“I then realised I could develop a simple control language, whereby the user could type into any page of the notes section of the PowerPoint presentation, to have any system function operate automatically,” Nano said. This function is called ‘ePowerPoint Notes Control’.

Using this function, the performer can click to the next slide, which triggers the curtains to open, fades the CD volume, swings the robotic cameras to a preset position and dissolves to a picture-in-picture effect on screen.

“The beauty of the whole thing is that, instead of having to go to the sound desk or the lighting desk or the curtains, you go to one central desk where there are ‘pages’ of clearly defined show formats that can be activated – or adapted – on a simple touchscreen,” said Sound Advice’s Managing Director, Norman Korte.


Under the bonnet, overall control is undertaken by a Crestron Pro2 dual-bus system, offering IP control through its dual Ethernet card, and multiple COM, IR and serial ports providing interfacing between all the AV media, as well as scalability for further development.

For the user interface, the designers chose two Crestron TPS15G-QM touchpanels, offering dual-window video and HDTV displays. Again, scalability was a key factor, with Crestron’s e-Control2 software enabling users to turn an ordinary PC into the third touchpanel with identical looks and functions. The video projectors are paired, but not stacked for simultaneous use. Instead, each projector is utilised on alternate days, building in redundancy while extending the life of each unit.

Questacon’s Excited Particles Coordinator Patrick Helean is impressed with the new system, saying, “Thanks to the integration provided by our new control system, Questacon is now realising its goal to reach into the lives of both the Australian and international scientific community.”

In addition to the PowerPoint-based control facilities there is a full production control room for complex live events.
A truss grid offers flexibility for the lighting rig. Note the protective cages over the house lights and the band hoist hanging through a former downlight opening to give the Particles the opportunity to fly anything from people to science experiments.


For the sound system, the choice was equally far-sighted: a PA system wired as a 7.1 surround system, but with the capacity to be upgraded to 16 channels in the future. In addition to 18 x JBL Control series loudspeakers and three JBL 18-inch under-seat subwoofers, the audio setup included DSP-based signal processors from BSS, a Soundcraft Lx7ii mixing console, and a robust Shure wireless microphone system.

In addition to the overhead truss system, the new lighting rig includes a pair of motorised JLX lighting bars over the seating area. Newly-added luminaires include colour-changing LED par cans and colour changing GLP moving LED heads with everything driven from a Jands Vista S3 console. The installation includes a pair of ASM steel-band hoists for flying people and objects during performances, motorised drapes over the projection screen, and an array of HD video sources and live cameras, fed through a digital vision mixer with a plethora of effects. Sound Advice also designed a compliant induction loop system using Ampetronic induction loop amplifiers, which enables visitors with a hearing impairment to enjoy the performances.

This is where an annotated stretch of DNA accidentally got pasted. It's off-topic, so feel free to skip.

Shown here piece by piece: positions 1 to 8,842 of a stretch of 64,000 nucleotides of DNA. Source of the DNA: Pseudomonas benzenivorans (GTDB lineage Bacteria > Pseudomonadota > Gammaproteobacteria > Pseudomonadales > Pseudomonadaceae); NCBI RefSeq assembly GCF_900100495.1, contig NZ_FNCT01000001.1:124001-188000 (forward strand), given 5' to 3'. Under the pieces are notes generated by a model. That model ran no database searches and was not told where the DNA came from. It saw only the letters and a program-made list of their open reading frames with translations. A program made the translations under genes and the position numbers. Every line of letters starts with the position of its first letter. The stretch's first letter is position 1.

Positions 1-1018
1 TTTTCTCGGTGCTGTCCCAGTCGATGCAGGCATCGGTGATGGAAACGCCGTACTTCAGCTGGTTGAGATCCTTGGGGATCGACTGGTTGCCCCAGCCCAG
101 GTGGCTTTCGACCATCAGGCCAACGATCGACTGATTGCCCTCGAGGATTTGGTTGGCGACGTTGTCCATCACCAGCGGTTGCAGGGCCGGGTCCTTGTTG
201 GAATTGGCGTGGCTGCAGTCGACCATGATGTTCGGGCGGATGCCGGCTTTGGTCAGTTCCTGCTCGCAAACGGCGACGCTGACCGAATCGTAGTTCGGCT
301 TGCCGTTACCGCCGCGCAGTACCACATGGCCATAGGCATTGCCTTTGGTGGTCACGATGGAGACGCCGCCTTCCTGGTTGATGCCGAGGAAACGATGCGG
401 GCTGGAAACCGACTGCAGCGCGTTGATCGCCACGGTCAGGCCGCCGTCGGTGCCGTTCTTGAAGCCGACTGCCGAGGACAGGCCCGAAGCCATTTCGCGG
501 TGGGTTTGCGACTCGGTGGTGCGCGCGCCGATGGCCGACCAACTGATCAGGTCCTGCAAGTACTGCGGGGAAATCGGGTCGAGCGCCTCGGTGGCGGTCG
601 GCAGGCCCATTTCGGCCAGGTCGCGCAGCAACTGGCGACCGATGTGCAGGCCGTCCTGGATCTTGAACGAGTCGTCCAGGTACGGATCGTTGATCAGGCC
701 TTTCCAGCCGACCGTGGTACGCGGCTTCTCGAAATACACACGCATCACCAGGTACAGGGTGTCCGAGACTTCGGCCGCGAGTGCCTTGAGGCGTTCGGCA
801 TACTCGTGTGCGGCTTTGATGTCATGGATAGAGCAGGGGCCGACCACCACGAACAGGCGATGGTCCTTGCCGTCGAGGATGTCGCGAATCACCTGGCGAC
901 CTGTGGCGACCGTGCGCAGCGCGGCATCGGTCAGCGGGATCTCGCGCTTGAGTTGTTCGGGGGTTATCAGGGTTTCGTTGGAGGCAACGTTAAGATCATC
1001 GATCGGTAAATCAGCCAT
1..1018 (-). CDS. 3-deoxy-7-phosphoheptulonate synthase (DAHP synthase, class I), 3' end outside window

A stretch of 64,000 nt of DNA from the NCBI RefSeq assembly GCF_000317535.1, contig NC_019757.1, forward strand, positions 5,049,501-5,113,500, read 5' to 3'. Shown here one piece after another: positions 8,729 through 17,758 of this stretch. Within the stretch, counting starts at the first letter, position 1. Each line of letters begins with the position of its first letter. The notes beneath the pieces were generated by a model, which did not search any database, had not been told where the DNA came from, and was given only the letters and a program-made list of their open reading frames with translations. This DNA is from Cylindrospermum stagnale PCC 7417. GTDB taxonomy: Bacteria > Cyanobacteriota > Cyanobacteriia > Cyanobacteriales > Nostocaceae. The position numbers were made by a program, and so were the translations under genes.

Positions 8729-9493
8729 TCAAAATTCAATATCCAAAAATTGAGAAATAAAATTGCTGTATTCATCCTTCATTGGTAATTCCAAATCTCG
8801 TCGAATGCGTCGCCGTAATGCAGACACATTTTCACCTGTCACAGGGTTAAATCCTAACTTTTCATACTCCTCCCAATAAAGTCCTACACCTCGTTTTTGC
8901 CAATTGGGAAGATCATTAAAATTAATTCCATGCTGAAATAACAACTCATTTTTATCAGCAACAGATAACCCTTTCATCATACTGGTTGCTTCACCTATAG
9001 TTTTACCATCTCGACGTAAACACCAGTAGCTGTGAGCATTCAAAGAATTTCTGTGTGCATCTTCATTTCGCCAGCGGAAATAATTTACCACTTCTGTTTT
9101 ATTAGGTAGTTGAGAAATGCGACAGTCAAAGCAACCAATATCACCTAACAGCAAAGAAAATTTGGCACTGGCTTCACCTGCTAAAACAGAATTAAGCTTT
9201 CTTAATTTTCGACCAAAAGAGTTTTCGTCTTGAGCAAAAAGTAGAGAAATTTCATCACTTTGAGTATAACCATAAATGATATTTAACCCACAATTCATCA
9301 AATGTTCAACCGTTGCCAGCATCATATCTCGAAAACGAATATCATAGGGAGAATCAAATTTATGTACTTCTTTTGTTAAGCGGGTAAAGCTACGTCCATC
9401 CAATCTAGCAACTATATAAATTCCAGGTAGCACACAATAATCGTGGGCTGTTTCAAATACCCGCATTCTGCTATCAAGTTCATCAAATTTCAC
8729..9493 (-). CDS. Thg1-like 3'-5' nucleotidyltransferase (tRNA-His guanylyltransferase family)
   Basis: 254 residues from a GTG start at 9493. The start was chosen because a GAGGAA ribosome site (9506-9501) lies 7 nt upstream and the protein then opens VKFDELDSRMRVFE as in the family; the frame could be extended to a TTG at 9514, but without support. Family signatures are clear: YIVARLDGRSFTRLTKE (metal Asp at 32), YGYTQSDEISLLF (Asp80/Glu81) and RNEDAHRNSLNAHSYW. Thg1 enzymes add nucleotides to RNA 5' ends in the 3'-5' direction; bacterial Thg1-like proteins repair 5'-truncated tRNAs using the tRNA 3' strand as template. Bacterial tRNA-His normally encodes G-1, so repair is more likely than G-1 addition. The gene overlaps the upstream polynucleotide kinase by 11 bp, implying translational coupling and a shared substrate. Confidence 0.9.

The project spanned 12 months from inception, as the theatre runs non stop and the install was staged to minimise downtime. This worked well for the design of the user interface which was developed over the period in close collaboration with the end users.

This project was all about bringing the full excitement of Questacon’s performances to the audience. It has gone on to be recognised by Crestron as Project of the Year, and to receive the inaugural AV Industry Award (AVIA) for ‘Best Installation Under $1m’ at the Integrate 2010 show.



2 x ASM band hoists and controller
2 x Jands JLX lighting bars
2 x Jands H250PH hoists
1 x Jands motorised tab track system
1 x ASM Genesis controller


2 x Mitsubishi FL7000U hi-def projectors
1 x Screen Technics Cinemasnap 4500mm x 2531mm screen
2 x NEC LCD5220 displays
1 x Panasonic HS400A vision mixer populated with HDSDI I/O
2 x Panasonic AW-HE100 HD PTZ cameras
1 x Panasonic broadcast LCD monitor
2 x Integra DVD players
1 x DSTB
1 x DVI Gear – 24 in/24 out DVI matrix
3 x Gefen DVI to HDSDI Pro scalers
8 x Gefen HDSDI to DVI scalers
3 x Gefen DVI to VGA scalers
1 x Gefen G-Scaler Pro
1 x Gefen DVI to DVI scaler
1 x Gefen DVI to YUV scaler
6 x Dell 16:9 LCD displays


1 x Jands Vista S3 control console
1 x Dynalite 12ch relay controller
2 x Dynalite 12ch dimmers (existing)
8 x GLP LED robotic luminaires
20 x LED Par cans


15 x JBL Control 29AV speakers
3 x JBL ASB6118 subwoofers
2 x JBL Control 25 speakers
2 x Lab.Guppen C20:8x 8ch power amplifiers
1 x Lab.Guppen fP3400 2ch power amplifier
1 x Ampetronic loop amplifier
3 x BSS BLU160 DSP inc. analogue & digital I/O cards
3 x BSS BLU120 breakout
1 x Soundcraft Lx7ii 24ch mixing console
6 x Shure ULXS wireless microphone systems
2 x Shure MX412 lectern microphones
2 x Shure SM57 microphones
2 x Shure SM58 microphones
1 x Denon DN-A7100 THX preamp
1 x Denon DN-C640 CD player
1 x Whirlwind 8ch ISO splitter


1 x Crestron Pro2 processor
2 x Crestron TPS15G-QM touchscreens
1 x Crestron STI-COM
2 x Crestron QM-TX Quickmedia transmitters
2 x Crestron hard button keypads


1 x Polycom HDX8006 video conferencing codec
2 x Polycom Soundstructure S16 AEC audio DSP
1 x Polycom Eagleeye 1080 HD camera


3 x Dell rackmount PCs
1 x Gefen 4 x 4 KVM matrix
2 x USB2.0 extenders
3 x USB1.1 extenders